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Find Treaties in the CLICnet Catalog
LibrarySearch is the library catalog of six private colleges and universities in the Twin Cities, including Saint Thomas. Books from other campuses can be requested online and delivered to the St. Thomas library of your choice..
Intellectual Property Law Treaties
The United States is a party to several treaties and international agreements that are important to the study and practice of copyright and patent law.
These agreements establish basic minimum standards that member states must implement and could create additional or conflicting obligations.
Agreement on Trade-Related Aspects of Intellectual Property Rights
The TRIPS Agreement is a minimum standards agreement, which allows Members to provide more extensive protection of intellectual property if they so wish.
Anti-Counterfeiting Trade Agreement (ACTA)
The Anti-Counterfeiting Trade Agreement (ACTA) is an initiative by key trading partners to strengthen the international legal framework for effectively combating global proliferation of commercial-scale counterfeiting and piracy.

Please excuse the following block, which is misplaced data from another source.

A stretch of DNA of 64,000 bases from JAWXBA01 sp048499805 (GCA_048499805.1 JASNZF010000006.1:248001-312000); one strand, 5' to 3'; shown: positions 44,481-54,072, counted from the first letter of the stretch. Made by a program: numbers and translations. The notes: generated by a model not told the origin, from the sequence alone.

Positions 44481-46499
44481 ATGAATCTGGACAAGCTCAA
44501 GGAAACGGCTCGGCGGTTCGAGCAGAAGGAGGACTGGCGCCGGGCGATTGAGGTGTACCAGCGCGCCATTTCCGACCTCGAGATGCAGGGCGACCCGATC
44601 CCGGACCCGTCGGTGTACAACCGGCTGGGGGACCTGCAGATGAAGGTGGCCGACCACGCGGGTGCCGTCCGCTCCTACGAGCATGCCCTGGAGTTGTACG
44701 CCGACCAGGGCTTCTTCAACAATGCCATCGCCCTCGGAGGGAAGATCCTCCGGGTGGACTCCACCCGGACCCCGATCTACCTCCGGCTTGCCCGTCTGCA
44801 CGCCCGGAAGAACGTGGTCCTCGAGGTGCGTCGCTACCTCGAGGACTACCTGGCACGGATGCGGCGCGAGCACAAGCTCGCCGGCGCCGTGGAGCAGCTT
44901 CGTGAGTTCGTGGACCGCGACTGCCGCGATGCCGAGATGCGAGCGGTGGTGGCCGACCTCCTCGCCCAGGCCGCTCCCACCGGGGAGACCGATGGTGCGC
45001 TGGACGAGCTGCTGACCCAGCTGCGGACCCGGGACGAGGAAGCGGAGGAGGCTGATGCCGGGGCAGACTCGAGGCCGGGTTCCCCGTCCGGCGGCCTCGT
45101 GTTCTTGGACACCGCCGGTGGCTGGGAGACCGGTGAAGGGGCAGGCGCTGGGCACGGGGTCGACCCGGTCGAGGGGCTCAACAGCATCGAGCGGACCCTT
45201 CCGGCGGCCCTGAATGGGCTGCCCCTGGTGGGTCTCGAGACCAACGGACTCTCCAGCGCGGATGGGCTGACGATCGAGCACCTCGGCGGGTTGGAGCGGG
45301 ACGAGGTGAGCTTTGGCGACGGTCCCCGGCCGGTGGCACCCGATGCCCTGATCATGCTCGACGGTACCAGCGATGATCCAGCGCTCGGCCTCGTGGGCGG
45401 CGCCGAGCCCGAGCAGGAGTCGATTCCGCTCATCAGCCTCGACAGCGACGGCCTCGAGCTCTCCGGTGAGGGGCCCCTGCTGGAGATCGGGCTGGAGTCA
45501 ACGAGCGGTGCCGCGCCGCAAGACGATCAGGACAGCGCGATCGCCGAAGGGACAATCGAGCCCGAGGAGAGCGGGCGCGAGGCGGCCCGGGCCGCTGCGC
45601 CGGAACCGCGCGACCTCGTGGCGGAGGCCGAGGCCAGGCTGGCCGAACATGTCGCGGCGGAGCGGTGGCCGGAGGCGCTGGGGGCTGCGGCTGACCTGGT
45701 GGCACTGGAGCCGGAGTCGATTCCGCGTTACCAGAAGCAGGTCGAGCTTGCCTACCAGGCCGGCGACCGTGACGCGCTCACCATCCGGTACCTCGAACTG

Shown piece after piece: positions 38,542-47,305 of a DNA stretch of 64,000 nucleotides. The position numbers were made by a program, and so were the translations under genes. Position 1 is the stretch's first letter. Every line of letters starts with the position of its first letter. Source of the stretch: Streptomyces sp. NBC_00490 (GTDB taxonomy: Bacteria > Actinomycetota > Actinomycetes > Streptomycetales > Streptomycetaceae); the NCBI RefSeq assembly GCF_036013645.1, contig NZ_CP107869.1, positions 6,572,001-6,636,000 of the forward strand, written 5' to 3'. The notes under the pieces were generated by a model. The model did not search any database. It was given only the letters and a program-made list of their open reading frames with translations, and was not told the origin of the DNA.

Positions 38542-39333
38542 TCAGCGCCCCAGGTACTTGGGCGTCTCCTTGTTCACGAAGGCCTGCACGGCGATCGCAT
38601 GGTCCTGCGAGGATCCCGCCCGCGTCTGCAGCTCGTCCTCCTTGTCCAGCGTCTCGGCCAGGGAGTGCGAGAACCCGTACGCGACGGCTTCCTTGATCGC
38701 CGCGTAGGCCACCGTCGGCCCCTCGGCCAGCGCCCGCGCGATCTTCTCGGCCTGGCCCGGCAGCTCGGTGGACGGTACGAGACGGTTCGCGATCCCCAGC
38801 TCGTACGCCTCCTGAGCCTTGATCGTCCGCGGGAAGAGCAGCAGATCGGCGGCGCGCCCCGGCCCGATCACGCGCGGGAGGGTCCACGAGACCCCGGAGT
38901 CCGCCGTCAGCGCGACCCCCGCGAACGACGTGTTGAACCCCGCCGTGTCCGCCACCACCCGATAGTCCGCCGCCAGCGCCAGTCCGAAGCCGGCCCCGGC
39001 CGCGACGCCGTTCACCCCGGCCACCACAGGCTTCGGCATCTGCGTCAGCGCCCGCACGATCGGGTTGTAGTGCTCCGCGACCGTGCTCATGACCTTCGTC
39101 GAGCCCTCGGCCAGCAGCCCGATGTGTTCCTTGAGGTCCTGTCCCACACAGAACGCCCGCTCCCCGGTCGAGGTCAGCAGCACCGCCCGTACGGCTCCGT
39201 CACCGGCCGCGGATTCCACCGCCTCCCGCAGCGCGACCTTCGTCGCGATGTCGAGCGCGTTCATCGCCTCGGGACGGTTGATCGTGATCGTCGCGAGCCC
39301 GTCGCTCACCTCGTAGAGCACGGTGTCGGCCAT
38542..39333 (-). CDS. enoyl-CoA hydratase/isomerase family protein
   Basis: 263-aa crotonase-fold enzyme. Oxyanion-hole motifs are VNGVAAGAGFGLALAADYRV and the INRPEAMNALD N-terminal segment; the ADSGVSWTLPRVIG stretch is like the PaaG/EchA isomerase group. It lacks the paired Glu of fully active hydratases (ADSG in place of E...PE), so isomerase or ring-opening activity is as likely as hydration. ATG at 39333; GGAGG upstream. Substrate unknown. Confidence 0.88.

Berne Convention for the Protection of Literary and Artistic Works
The Berne Convention for the Protection of Literary and Artistic Works, usually known as the Berne Convention, is the oldest international agreement in the field of copyright, first accepted in Berne, Switzerland, in 1886.
Paris Convention for the Protection of Industrial Property
The Paris Convention for the Protection of Industrial Property is one of the first of the various multilateral treaties protecting intellectual property. It addresses patents, marks, unfair competition whether or not implicating marks, and the related industrial property of industrial designs, utility models, geographical indications, trade names, possibly trade secrets within the context of unfair competition, but not copyright.
Patent Cooperation Treaty (PCT)
The Patent Cooperation Treaty makes it possible to seek patent protection for an invention simultaneously in each of a large number of countries by filing an “international” patent application.
Protocol Relating to the Madrid Agreement Concerning the International Registration of Marks
The system of international registration of marks is governed by two treaties, including the Madrid Agreement and the Protocol relating to that Agreement. The system makes it possible to protect a mark in a large number of countries by obtaining an international registration which has effect in each of the Contracting Parties that has been designated.